Millstatt Abbey, established by Benedictine monks about 1070, is ranked among the most important Romanesque buildings in the state of Carinthia. The abbey prospered during its early years, enjoying special papal protection, again confirmed by Pope Alexander III in an 1177 deed; it was however never officially exempt and remained under the overlordship of the Archbishops of Salzburg. The premises included an adjacent nunnery and a well-known scriptorium, where the Benedictine monks left numerous manuscripts, though the most famous Middle High German Millstatt Manuscript probably did not originate here. The abbey even included a nunnery, which was dissolved in the 15th century. In 1245 the abbot of Millstatt even received the pontifical vestments from the Salzburg Archbishop.
At the same time however, the long decay of the Benedictine monastery began, enhanced through the Great Interregnum in the Holy Roman Empire after the ban of the last Hohenstaufen Emperor Frederick II and the struggles of the Meinhardiner with the rising Habsburgs, who finally were vested with Carinthia upon the death of Duke Henry VI in 1335.
At this time the monastic community comprised only about ten monks; Emperor Frederick found the morals degenerated, the buildings decayed and the abbot inept. He travelled to Rome and on 1 January 1469 reached a papal bull by Pope Paul II, whereby he established the military order of the Knights of Saint George in order to fight the invading troops of the Ottoman Empire. Against the protest by the Salzburg Archbishop, the order was vested with the buildings and assets of Millstatt Abbey, while the Benedictine monastery was disestablished with the handover ceremony of May 14.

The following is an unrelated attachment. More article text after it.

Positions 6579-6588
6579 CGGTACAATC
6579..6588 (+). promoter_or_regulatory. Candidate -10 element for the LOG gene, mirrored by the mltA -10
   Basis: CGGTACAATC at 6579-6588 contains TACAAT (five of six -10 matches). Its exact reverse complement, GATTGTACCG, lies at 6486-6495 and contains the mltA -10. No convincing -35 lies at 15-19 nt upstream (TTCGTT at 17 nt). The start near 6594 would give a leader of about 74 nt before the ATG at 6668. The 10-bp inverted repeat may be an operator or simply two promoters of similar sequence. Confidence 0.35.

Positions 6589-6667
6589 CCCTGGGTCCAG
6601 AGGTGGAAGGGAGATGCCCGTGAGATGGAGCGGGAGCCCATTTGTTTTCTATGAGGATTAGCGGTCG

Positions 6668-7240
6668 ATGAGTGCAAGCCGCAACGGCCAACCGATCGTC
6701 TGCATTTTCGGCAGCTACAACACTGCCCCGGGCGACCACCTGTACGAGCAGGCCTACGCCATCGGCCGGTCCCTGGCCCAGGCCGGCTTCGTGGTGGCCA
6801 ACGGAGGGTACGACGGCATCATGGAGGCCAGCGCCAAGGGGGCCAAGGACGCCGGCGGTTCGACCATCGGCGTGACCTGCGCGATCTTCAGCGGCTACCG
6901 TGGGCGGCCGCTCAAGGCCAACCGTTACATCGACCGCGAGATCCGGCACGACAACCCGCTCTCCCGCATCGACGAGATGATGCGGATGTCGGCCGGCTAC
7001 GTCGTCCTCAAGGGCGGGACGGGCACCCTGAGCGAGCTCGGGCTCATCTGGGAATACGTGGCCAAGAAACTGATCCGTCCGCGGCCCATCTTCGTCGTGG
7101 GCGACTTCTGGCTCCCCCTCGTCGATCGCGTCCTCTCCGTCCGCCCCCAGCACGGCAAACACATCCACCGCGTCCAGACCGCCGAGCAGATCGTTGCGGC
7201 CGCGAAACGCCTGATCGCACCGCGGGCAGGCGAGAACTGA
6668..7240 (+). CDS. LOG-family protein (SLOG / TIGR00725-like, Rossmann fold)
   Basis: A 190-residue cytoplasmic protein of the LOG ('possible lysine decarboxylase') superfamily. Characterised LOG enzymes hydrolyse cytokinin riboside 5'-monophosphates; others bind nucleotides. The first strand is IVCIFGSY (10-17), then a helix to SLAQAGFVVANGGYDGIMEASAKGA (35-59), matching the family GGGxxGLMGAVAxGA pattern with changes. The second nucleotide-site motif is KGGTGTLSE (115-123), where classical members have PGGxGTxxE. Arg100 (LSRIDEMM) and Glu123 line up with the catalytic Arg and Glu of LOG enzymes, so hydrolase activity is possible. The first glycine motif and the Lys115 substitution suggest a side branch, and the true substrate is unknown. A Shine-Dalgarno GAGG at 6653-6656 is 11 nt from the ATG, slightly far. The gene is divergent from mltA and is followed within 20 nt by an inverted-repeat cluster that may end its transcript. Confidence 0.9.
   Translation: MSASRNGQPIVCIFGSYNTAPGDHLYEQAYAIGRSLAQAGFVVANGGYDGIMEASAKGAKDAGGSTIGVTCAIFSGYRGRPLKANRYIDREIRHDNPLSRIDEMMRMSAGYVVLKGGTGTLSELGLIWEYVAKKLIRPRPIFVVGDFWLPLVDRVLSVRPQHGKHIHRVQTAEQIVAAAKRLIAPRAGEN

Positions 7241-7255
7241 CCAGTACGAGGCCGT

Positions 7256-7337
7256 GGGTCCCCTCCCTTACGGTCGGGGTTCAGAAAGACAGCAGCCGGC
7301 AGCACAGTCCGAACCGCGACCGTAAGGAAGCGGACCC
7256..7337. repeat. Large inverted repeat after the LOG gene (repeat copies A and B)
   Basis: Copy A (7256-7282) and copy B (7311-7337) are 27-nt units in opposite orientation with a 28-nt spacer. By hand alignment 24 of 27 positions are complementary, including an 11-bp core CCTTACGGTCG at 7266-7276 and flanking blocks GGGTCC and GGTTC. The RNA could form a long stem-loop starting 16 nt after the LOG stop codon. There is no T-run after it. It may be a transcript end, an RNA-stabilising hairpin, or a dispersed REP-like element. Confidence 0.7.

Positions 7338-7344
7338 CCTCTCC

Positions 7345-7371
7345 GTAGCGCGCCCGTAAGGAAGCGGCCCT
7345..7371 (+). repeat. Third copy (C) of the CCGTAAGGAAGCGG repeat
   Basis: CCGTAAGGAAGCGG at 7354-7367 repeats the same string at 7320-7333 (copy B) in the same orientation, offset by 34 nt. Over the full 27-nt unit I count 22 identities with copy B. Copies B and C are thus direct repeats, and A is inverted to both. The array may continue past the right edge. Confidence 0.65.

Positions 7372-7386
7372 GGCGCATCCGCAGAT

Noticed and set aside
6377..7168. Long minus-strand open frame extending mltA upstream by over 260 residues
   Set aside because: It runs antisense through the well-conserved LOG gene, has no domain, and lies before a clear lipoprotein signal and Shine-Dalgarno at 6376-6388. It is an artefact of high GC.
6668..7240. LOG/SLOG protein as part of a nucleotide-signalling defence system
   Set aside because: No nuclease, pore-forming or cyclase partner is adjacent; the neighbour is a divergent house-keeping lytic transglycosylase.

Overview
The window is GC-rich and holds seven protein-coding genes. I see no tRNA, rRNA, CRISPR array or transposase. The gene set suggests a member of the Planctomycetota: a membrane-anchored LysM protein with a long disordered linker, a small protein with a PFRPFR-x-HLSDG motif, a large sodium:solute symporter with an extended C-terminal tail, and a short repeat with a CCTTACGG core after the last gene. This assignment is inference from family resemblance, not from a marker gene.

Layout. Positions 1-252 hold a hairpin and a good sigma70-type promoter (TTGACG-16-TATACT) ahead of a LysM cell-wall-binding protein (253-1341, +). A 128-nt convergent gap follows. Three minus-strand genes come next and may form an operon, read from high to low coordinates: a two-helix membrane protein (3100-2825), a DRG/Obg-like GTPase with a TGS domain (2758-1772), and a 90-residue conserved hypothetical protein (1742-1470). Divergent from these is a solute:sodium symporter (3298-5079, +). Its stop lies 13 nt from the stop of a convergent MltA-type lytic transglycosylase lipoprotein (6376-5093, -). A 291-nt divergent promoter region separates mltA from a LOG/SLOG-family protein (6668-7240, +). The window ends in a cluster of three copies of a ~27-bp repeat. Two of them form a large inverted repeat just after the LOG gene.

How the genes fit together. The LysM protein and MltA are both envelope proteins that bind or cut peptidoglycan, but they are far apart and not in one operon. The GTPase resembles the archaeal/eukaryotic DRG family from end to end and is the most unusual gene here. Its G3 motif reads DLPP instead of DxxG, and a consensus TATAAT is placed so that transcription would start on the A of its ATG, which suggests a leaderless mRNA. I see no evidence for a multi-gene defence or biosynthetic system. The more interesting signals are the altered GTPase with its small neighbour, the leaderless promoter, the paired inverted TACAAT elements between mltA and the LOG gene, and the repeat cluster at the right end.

Millstatt was heavily devastated by the Turks on their 1478 campaign, followed by the Hungarian troops of Emperor Frederick's long-time rival Matthias Corvinus in 1487.
In 1598 Archduke Ferdinand II of Inner Austria vested the Society of Jesus at Graz with Millstatt. In the course of the Counter-Reformation, the Jesuits built up a college at the Styrian capital (the present-day University of Graz), that was to be financed with the income of the Millstatt estates. The monks soon became disliked by the local population for their stern measures to lead the subjects back to the Catholic confession and especially for their unyielding enforcement of public charges. In 1737 the displeasure culminated in open revolt, when numerous peasants ganged up and stormed the monastery. Remote valleys remained centres of Crypto-protestantism.